8 tracks out of 11. Not bad. Or, considering the two iTunes bonus tracks, 10 of 13. (.76923)
Wrecking Ball, the newest album by the Boss, is a political, patriotic, and often spiritual cry of defiance as can be expected of Springsteen and the Band. It is left leaning, populist, occasionally sneering and ironic, but heartfelt and, in the end, hopeful. But you can read those reviews elsewhere. From people paid to review music the way people want to read music reviews. &c.
I began the morning by listening to the album streaming off Paste off Twitter. Made it hard to RT anything, but it was early and I hadn’t gotten to the business of reading about Hitler and McLuhan yet. Still watching animal videos with the kid and the coffee. I then, the wife being a die-hard fan for life (a rare bit of pop culture she inherited from her mother who has been attending shows up in the Tri-State area since the early 70s), purchased the album off of iTunes and was quite pleased to find the two additional tracks (among my favorites). Knowing that we have tickets for the Tampa show coming up in a couple weeks, I then put together my set list (primarily featuring the new tracks I liked – all 10 – coming to a total of 27 tracks, roughly 2 hours).
And then, while listening, and considering the music, I got to thinking. As a media theorist is wont to do when culture hits you over the head in such an overt manner.
Briefly: this is one of the political albums. Like Nebraska, like Joad, like The Rising. And, given the climate, its time has come. It is noted throughout the reviews that this was written and recorded before Occupy made its stand. But it speaks to the same impulse. And, unfortunately, it speaks in a language that the majority can understand (whether or not they are willing to listen) and it comes from a man that will not be accused of being a unwashed, rapist, hippie camping out on the public dole. The veracity of such claims is irrelevant.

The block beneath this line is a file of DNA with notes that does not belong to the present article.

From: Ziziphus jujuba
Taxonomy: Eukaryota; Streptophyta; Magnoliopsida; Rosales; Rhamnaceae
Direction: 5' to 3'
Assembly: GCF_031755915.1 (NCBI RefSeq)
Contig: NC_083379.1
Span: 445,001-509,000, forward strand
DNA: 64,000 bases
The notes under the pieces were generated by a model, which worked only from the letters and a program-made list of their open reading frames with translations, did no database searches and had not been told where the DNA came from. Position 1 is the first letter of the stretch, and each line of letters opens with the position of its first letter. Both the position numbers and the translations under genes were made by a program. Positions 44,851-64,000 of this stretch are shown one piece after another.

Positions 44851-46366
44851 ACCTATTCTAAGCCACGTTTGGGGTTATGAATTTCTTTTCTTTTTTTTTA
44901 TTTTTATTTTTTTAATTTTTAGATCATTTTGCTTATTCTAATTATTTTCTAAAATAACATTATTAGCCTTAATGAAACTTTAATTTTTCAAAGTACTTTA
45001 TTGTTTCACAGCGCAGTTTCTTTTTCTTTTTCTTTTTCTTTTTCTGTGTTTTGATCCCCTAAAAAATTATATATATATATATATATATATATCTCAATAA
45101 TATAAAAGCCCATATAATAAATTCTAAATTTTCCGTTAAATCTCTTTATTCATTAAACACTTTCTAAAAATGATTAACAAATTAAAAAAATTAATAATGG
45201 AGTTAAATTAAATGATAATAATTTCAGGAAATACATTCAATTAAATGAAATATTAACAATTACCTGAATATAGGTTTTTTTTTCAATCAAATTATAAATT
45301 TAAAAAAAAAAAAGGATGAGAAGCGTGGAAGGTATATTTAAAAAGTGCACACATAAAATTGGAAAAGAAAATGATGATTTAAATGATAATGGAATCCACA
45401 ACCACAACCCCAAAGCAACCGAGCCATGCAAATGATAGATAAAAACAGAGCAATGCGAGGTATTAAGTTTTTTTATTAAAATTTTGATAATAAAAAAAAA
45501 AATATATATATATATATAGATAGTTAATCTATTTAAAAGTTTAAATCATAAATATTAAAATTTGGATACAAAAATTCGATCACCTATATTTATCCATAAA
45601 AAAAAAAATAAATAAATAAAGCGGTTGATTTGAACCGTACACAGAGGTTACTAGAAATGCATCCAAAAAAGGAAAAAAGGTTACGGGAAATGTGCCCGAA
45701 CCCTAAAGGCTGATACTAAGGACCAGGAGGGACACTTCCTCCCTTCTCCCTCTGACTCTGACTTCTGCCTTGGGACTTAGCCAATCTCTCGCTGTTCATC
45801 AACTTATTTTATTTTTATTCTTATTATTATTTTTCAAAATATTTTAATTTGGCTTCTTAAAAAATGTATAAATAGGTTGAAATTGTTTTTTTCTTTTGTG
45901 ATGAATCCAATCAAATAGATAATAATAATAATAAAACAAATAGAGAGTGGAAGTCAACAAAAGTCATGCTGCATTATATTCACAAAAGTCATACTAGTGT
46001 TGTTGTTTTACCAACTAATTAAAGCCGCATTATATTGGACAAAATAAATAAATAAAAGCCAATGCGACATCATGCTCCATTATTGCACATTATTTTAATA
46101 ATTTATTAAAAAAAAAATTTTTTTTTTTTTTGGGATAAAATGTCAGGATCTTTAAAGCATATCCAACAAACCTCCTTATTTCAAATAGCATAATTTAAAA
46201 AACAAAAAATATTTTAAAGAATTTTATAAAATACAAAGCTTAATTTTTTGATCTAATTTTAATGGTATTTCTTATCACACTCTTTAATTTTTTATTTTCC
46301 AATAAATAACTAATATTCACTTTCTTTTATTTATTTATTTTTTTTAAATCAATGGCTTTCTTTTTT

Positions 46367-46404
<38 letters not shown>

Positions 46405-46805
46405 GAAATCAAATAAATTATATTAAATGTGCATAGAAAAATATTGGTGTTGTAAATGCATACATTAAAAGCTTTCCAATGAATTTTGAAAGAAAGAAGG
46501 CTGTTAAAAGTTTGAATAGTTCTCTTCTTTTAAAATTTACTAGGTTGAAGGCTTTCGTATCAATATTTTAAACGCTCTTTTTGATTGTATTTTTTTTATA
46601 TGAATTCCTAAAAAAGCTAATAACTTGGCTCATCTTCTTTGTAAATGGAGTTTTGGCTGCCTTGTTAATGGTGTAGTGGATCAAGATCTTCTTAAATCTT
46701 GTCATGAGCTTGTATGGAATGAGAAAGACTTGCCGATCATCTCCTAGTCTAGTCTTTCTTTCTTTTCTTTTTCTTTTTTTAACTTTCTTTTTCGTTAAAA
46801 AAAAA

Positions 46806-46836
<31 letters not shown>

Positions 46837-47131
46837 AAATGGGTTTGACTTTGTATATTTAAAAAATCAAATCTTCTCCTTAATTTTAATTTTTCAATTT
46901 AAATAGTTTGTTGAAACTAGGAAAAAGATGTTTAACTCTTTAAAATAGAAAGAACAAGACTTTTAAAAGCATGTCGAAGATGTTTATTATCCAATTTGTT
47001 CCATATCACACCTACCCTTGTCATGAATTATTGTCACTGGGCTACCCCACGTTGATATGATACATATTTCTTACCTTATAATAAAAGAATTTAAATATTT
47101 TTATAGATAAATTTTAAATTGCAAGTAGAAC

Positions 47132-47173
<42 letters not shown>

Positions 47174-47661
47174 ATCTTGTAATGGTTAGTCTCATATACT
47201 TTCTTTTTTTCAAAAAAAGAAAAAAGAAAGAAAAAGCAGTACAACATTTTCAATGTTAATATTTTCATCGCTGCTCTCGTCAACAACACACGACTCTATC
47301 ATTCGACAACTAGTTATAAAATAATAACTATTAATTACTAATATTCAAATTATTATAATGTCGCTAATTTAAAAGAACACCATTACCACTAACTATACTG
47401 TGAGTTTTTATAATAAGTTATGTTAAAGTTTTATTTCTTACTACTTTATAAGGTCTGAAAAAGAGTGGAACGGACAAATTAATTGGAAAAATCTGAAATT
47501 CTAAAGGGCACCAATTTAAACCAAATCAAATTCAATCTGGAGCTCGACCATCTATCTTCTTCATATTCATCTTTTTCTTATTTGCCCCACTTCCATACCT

Of course, as is also oft noted, this is a populist, leftist call from a man who has an estimated net worth of ~$200 mil. That puts him into the 1%. Which, then, for all those folk who might like a clear and concise class war creates either confusion or cognitive dissonance. Because if he is of the hated minority, then what could he do for the rest of us but give back the money and destabilize the system? Of course that is a facile reading of the divide. The issue is not, in fact, over money. The issue is about the system. He has benefited from one side of the system (the side that lets the exploitation be carried out by iTunes (Apple) and Columbia (Sony) and the rest of the apparatus of the music industry) while critiquing it from the other. This is the essential Benjamin v. Adorno grudge match.
Can Bruce Springsteen and the E Street Band and their music give rise to a legitimate leftist, populist political uprising? or are we just jitterbugging to really awesome music?
It’s not really a question that I can answer. It doesn’t have one answer. Will the music be used for political ends? Almost certainly. Will it make people engage with the system in a positive fashion? With hope. Will it overthrow the system? Highly unlikely. Is it appreciated unironically by conservatives who have such a limited grasp of the English language that they can love music that calls them out as heathens and hypocrites? Yes. You can’t win ’em all.
Ideal list for the Tampa show of the Wrecking Ball Tour:
Shackled and Drawn
Darkness On The Edge Of Town
Death to My Hometown
O Mary Don’t You Weep
Adam Raised A Cain
The Ghost Of Tom Joad
We Take Care of Our Own
Lost In The Flood
Swallowed Up (In the Belly of the Whale)
Mary Queen Of Arkansas
Jack of All Trades
Waitin’ On A Sunny Day
We Are Alive
We Shall Overcome
Born In The U.S.A.